The Functions of the Gut Microbiota Essay

The Functions of the Gut Microbiota Essay

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The essential gut microbiota, which includes members of the three domains of life- bacteria, archaea, and eukarya- is one of the most densely populated biomes and plays a crucial role in supplying nourishment, monitoring epithelial development, governing innate immunity and preserving the balance of the intestinal mucosa. Since bacteria dominate this biome, identification of microbes on the basis of small subunit (16S) ribosomal RNA (rRNA) gene sequences has drastically helped to reveal the gut’s composition (1,2). Recent studies regarding gut microbial communities suggested three principal variants or clusters, referred to as ‘enterotypes’, each of which is characterized by a discrete set of key bacterial genera. These three enterotypes, Bacteroides, Prevotella, and Ruminococcus, make up the core microbiota, whereas Actinobacteria, Proteobacteria and Verrucomicrobia are minor components. Bacteroides are highly linked to animal protein and a variety of amino acids and saturated fats, implying that meat consumption characterizes this enterotype. Prevotella, on the other hand, is associated with high values for carbohydrates and simple sugars (3). The phylogenetic and functional basis of enterotypes is determined by differences in organization at the phylum, gene and pathway level, as well as similarities with coexisting genera. Factors such as age, genetics and diet may also effect microbiota composition (3). Exploring different facets of the human gut microbiota helps to present a clear understanding of the influence it has on maintaining a healthy body, immune homeostasis, cardiovascular health, metabolism and host-microbe interactions/development.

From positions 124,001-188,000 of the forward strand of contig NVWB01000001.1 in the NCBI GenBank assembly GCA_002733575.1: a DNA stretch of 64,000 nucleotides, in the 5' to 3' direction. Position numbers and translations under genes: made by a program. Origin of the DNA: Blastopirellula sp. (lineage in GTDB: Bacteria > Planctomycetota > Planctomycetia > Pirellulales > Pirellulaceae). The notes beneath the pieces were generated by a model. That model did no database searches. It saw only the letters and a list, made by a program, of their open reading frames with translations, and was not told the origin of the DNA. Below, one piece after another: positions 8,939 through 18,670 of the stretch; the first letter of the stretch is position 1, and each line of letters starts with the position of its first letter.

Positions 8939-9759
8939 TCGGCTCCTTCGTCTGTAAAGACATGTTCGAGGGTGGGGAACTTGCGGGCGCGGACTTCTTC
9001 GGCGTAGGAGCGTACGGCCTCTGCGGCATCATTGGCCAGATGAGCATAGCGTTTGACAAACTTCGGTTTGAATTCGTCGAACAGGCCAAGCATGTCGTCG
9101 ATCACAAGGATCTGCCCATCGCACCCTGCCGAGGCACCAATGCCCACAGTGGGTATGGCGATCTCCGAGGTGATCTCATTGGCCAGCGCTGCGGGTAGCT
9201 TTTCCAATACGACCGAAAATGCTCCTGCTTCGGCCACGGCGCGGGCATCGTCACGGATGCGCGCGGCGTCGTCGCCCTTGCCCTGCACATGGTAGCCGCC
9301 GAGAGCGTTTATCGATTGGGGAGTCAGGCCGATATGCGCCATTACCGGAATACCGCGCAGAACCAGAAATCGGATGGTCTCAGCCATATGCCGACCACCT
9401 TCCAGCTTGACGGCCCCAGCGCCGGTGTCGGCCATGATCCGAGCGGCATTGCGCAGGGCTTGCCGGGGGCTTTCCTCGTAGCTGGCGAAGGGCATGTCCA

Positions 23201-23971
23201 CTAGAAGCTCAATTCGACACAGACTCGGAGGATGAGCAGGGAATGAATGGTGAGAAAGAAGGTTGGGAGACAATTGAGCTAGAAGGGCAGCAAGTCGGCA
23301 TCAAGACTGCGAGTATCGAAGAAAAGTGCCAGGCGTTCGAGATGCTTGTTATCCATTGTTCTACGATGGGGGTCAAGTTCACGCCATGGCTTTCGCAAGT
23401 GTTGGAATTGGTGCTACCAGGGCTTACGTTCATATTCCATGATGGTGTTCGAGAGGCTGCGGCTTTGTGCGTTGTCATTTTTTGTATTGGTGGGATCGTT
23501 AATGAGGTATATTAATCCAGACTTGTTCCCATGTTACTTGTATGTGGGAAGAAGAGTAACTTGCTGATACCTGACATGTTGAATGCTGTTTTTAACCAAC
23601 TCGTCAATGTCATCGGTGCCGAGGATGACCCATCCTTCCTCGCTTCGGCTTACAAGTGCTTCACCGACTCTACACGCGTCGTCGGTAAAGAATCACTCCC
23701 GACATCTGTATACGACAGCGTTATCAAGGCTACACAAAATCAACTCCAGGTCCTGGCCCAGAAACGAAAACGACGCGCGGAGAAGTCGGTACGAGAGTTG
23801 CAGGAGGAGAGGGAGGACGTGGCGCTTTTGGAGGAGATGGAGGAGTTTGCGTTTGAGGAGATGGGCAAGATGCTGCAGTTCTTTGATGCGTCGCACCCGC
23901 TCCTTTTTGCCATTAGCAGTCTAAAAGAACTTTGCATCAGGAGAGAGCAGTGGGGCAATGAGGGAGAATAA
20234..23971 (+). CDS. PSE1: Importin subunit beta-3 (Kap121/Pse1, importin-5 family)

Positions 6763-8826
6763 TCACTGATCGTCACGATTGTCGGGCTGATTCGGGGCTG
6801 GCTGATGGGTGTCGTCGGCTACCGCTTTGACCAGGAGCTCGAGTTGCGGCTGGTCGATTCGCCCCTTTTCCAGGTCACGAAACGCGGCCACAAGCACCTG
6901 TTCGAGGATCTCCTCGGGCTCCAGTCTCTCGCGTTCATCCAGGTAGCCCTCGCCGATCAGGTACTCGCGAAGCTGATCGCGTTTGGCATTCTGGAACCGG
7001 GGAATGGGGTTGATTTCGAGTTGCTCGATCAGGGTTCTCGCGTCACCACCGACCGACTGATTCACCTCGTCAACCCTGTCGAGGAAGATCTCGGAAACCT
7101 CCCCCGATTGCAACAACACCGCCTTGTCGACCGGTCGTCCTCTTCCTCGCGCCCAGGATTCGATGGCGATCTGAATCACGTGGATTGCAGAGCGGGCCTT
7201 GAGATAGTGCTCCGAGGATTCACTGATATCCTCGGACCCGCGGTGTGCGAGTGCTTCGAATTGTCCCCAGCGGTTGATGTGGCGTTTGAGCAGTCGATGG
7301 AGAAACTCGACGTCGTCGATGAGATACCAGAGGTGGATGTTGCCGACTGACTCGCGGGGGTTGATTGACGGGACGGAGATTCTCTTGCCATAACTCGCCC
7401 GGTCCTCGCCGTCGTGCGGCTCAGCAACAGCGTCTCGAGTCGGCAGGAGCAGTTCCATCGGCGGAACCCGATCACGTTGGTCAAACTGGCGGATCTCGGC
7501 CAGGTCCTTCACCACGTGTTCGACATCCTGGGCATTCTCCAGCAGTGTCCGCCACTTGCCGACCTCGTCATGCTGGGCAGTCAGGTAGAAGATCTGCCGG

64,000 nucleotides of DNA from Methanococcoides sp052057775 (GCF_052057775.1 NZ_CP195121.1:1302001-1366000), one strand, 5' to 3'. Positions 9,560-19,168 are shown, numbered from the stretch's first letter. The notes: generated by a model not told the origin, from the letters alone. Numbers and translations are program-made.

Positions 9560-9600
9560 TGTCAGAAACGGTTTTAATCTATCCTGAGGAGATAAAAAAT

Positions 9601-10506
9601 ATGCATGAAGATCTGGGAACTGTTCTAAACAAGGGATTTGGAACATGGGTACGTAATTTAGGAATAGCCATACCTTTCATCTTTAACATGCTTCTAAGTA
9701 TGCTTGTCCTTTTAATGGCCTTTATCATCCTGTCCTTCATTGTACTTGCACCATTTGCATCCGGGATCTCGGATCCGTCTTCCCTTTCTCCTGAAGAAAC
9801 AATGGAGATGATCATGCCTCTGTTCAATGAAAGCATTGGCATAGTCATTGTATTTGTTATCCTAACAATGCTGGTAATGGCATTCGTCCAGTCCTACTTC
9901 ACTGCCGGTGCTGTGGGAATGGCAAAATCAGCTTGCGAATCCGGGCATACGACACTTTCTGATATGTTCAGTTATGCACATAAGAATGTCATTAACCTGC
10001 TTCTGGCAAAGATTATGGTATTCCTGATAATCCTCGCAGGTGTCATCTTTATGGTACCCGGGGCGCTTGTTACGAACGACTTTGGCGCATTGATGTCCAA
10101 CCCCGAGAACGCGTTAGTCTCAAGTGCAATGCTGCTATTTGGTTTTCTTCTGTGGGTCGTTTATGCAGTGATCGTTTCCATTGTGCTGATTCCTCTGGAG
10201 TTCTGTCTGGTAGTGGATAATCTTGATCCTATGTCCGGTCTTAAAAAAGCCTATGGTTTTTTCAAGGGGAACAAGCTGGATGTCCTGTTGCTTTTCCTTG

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...ience, 336, 1262-1267.
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22. Cani, P. D., Everard, A., & Duparc, T. (2013). Gut microbiota, enteroendocrine functions and metabolism. Current Opinion in Pharmacology, 13(6), 935-940.
23. Xie, G., Zhang, S., Zheng, X., & Jia, W. (2013). Metabolomics approaches for characterizing metabolic interactions between host and its commensal microbes. Electrophoresis, 34(19), 2787-2798.
24. Chassard, C., & Lacroix, C. (2013). Carbohydrates and the human gut microbiota. Current Opinion in Clinical Nutrition and Metabolic Care, 16(4), 453-460.
25. Aziz, Q. Q., Doré, J. J., Emmanuel, A. A., et al. (2013). Gut microbiota and gastrointestinal health: current concepts and future directions. Neurogastroenterology & Motility, 25(1), 4-15.

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